Uniform TitleRegulation of postsynaptic AMPA receptor trafficking by MAPK pathways in Caenorhabditis elegans neurons
NamePark, Eunchan (author), Rongo, Christopher (chair), Driscoll, Monica (internal member), Firestein, Bonnie (internal member), Padgett, Richard (internal member), Singson, Andrew (outside member), Rutgers University, Graduate School - New Brunswick,
DescriptionAMPA (a-amino-3-hydroxy-5-methyl-4-isoxazolepropionate)-type glutamate receptors mediate the majority of the rapid ongoing excitatory neurotransmission in the brain. The spatio-temporal regulation of AMPA receptor trafficking, which includes endocytosis and recycling, is a crucial process for synaptic plasticity, and is therefore important for learning and memory. Signaling cascades, including the MAPK pathways, have been implicated in the regulation of synaptic plasticity in mammals. However, little is known about the molecular mechanisms by which MAPK pathways regulate AMPA receptor trafficking. In C. elegans, the AMPA receptor subunit GLR-1 is trafficked to synapses within a circuit that regulate locomotion reversal. GLR-1 undergoes clathrin-dependent endocytosis, and its recycling is mediated by the PDZ protein LIN-10; mutations in lin-10 result in the accumulation of GLR-1 in an internal compartment. From the screening of genetic modifiers of lin-10, we identified mutations in rpm-1 as an enhancer of lin-10. We find that RPM-1, an E3 ubiquitin ligase, negatively regulates PMK-3 (p38 MAPK) activity by decreasing upstream DLK-1(MAPKKK) levels, and that PMK-3 is involved in clathrin-dependent/RAB-5-mediated endocytosis of GLR-1. However, intriguingly, the loss of function mutations of two known components of PMK-3 pathways, dlk-1(mapkkk) and mkk-4 (mapkk), do not suppress GLR-1 accumulation, unlike the mutations of pmk-3. By examining other known MAPKKs in C. elegans, we find that mutations in jkk-1 suppress the GLR-1 accumulation in lin-10 mutants, similar to mutations in pmk-3. Moreover, we find that mutations in sek-1, another MAPKK, result in the accumulation of GLR-1. Finally, by examining the orthologs of Ras family protein known to function upstream of MAPK pathways in mammals, we find that RAP-1 regulates GLR-1 trafficking. Taken together, our results suggest that multiple MAPK pathways regulate AMPA receptor trafficking, sometimes with opposite outcomes. Moreover, our results indicate that there is crosstalk between MAPK pathways, and that factors like RPM-1 act to regulate such crosstalk.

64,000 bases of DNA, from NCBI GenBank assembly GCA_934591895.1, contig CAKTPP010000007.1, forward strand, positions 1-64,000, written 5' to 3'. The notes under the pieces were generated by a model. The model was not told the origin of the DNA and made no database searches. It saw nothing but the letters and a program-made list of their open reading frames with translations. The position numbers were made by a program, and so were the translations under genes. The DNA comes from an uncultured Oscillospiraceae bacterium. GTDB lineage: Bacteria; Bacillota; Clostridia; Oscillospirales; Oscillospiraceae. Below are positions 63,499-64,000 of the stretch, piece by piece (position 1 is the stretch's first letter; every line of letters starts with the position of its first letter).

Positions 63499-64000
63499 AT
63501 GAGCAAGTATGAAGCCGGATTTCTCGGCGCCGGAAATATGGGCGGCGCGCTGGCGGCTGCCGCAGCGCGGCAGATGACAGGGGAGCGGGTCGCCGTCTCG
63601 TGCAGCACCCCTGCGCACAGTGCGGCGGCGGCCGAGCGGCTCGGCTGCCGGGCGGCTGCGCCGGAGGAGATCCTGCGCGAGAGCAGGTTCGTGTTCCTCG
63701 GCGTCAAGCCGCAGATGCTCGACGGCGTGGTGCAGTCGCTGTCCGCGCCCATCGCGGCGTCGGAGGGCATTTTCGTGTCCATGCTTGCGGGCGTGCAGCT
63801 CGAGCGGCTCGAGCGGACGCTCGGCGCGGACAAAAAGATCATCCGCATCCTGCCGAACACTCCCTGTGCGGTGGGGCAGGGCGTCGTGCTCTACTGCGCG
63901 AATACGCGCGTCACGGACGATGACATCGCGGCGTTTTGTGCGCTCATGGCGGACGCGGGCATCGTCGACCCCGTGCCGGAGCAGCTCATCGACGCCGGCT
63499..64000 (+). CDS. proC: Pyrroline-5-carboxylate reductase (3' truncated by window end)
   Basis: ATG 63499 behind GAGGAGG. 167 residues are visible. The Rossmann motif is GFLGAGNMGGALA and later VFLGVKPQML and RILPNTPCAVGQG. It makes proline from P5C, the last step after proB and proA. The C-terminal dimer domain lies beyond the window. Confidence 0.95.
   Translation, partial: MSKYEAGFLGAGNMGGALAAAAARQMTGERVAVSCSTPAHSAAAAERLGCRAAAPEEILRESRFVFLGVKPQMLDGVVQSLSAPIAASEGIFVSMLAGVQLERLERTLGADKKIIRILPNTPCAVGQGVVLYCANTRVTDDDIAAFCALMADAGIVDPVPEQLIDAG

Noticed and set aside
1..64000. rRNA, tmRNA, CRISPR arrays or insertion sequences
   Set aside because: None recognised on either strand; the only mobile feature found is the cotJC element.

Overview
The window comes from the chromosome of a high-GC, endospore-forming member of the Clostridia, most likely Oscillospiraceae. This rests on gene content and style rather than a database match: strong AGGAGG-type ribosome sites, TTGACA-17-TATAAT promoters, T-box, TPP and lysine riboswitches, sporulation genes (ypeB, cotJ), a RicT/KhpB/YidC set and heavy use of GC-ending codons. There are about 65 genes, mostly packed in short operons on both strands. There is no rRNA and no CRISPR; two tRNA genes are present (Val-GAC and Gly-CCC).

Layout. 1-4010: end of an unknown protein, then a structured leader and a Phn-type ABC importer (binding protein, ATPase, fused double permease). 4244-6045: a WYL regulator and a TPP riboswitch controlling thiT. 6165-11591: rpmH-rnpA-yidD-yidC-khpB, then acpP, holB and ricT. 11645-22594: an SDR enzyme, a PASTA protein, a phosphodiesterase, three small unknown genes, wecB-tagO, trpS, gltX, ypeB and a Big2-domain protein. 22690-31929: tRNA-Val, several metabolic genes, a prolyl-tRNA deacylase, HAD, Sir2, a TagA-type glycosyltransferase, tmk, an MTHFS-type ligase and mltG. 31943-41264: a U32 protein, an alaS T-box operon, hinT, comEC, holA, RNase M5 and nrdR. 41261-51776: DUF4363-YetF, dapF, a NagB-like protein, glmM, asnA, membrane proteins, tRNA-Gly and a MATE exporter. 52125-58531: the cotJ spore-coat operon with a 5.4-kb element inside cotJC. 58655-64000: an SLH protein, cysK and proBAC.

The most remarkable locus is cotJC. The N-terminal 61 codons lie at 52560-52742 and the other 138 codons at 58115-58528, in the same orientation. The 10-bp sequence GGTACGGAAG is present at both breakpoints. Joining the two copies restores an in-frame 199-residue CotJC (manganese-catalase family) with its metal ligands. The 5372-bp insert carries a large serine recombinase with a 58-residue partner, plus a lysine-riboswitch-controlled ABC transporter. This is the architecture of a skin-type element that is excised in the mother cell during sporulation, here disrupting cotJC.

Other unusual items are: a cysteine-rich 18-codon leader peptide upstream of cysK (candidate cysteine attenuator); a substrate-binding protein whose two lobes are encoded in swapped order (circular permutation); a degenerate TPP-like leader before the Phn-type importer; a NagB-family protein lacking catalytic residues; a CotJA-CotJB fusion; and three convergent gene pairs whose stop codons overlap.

NoteIncludes bibliographical references (p. 148-165).
CollectionGraduate School - New Brunswick Electronic Theses and Dissertations
Organization NameRutgers, The State University of New Jersey
RightsThe author owns the copyright to this work.